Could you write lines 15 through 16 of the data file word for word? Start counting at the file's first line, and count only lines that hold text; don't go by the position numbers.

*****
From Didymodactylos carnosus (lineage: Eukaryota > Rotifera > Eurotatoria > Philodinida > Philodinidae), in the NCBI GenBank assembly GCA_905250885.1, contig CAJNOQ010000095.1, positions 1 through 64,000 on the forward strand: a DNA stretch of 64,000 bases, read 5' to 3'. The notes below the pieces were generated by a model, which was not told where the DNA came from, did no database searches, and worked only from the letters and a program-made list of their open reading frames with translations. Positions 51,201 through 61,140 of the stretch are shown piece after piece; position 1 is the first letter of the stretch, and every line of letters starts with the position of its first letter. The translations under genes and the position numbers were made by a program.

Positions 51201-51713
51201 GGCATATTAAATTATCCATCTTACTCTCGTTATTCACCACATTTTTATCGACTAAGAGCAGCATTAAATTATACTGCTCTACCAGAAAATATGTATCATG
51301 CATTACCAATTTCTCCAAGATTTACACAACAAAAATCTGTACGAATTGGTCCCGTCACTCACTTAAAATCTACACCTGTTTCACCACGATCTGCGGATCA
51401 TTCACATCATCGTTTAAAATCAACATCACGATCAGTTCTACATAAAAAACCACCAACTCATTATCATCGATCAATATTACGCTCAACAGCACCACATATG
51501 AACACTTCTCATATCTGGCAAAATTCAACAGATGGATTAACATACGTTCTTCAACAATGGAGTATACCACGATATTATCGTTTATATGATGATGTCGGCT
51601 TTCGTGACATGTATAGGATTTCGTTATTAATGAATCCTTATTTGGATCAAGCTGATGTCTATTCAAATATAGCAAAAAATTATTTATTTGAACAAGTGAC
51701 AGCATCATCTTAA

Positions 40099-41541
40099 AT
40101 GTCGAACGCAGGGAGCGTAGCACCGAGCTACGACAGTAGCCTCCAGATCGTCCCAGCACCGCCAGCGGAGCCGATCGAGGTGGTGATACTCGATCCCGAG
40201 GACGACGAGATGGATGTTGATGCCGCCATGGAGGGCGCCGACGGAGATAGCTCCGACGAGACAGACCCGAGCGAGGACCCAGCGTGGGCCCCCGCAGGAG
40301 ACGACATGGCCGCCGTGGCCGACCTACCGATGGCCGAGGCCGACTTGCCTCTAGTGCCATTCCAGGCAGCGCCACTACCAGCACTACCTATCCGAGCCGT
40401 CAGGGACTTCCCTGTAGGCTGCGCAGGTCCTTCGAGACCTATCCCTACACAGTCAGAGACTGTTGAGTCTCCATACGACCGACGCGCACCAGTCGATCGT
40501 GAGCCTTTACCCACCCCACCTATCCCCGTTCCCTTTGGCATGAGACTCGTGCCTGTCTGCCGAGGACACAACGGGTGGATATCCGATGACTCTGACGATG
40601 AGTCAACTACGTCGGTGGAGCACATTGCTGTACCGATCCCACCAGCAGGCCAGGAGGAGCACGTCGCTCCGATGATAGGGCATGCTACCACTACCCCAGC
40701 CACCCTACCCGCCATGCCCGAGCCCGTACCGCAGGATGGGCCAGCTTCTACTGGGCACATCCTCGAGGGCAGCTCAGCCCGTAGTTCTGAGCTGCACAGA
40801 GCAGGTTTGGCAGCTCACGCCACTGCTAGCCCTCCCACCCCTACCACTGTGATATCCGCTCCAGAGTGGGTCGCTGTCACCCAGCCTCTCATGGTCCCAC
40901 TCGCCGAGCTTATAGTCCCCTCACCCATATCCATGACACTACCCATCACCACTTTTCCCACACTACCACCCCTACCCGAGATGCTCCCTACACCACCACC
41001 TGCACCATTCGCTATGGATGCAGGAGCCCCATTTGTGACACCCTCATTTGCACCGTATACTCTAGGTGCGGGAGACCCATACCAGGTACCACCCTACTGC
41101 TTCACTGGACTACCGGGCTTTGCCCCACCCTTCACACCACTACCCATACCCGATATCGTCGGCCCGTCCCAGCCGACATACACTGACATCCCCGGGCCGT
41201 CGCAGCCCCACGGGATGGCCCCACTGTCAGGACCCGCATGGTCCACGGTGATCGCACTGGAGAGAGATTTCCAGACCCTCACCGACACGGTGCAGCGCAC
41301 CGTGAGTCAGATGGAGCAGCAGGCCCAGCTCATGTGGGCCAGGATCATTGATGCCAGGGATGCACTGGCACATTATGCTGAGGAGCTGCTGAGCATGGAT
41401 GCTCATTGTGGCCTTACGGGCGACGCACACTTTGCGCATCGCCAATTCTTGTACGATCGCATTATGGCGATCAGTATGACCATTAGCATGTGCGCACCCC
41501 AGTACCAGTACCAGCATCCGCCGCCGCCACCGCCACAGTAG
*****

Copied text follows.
40501 GAGCCTTTACCCACCCCACCTATCCCCGTTCCCTTTGGCATGAGACTCGTGCCTGTCTGCCGAGGACACAACGGGTGGATATCCGATGACTCTGACGATG
40601 AGTCAACTACGTCGGTGGAGCACATTGCTGTACCGATCCCACCAGCAGGCCAGGAGGAGCACGTCGCTCCGATGATAGGGCATGCTACCACTACCCCAGC